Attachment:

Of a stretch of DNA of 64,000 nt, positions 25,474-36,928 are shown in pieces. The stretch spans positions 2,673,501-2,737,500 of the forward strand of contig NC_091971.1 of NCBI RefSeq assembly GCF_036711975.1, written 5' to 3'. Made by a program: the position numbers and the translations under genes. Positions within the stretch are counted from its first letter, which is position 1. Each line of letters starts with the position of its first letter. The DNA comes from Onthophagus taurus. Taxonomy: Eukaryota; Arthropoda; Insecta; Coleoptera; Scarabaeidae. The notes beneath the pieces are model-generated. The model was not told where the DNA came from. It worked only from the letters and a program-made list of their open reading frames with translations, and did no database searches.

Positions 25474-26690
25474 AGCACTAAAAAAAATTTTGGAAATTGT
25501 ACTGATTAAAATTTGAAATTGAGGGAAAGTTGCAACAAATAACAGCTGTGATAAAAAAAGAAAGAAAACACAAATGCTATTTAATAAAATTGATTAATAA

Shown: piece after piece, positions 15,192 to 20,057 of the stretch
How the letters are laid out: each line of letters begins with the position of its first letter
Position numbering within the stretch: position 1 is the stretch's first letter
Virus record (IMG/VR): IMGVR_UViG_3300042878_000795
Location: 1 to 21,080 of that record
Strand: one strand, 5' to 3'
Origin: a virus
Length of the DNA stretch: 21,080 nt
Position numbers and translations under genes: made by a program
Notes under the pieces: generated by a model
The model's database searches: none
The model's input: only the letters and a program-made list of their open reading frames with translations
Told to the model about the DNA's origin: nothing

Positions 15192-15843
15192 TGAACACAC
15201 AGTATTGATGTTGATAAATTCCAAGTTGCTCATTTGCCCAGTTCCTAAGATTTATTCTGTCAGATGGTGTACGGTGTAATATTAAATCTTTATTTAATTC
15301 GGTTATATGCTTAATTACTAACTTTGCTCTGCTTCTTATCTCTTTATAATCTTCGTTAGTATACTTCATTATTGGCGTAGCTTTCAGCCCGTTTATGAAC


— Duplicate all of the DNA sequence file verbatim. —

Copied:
Of a stretch of DNA of 64,000 nt, positions 25,474-36,928 are shown in pieces. The stretch spans positions 2,673,501-2,737,500 of the forward strand of contig NC_091971.1 of NCBI RefSeq assembly GCF_036711975.1, written 5' to 3'. Made by a program: the position numbers and the translations under genes. Positions within the stretch are counted from its first letter, which is position 1. Each line of letters starts with the position of its first letter. The DNA comes from Onthophagus taurus. Taxonomy: Eukaryota; Arthropoda; Insecta; Coleoptera; Scarabaeidae. The notes beneath the pieces are model-generated. The model was not told where the DNA came from. It worked only from the letters and a program-made list of their open reading frames with translations, and did no database searches.

Positions 25474-26690
25474 AGCACTAAAAAAAATTTTGGAAATTGT
25501 ACTGATTAAAATTTGAAATTGAGGGAAAGTTGCAACAAATAACAGCTGTGATAAAAAAAGAAAGAAAACACAAATGCTATTTAATAAAATTGATTAATAA

Shown: piece after piece, positions 15,192 to 20,057 of the stretch
How the letters are laid out: each line of letters begins with the position of its first letter
Position numbering within the stretch: position 1 is the stretch's first letter
Virus record (IMG/VR): IMGVR_UViG_3300042878_000795
Location: 1 to 21,080 of that record
Strand: one strand, 5' to 3'
Origin: a virus
Length of the DNA stretch: 21,080 nt
Position numbers and translations under genes: made by a program
Notes under the pieces: generated by a model
The model's database searches: none
The model's input: only the letters and a program-made list of their open reading frames with translations
Told to the model about the DNA's origin: nothing

Positions 15192-15843
15192 TGAACACAC
15201 AGTATTGATGTTGATAAATTCCAAGTTGCTCATTTGCCCAGTTCCTAAGATTTATTCTGTCAGATGGTGTACGGTGTAATATTAAATCTTTATTTAATTC
15301 GGTTATATGCTTAATTACTAACTTTGCTCTGCTTCTTATCTCTTTATAATCTTCGTTAGTATACTTCATTATTGGCGTAGCTTTCAGCCCGTTTATGAAC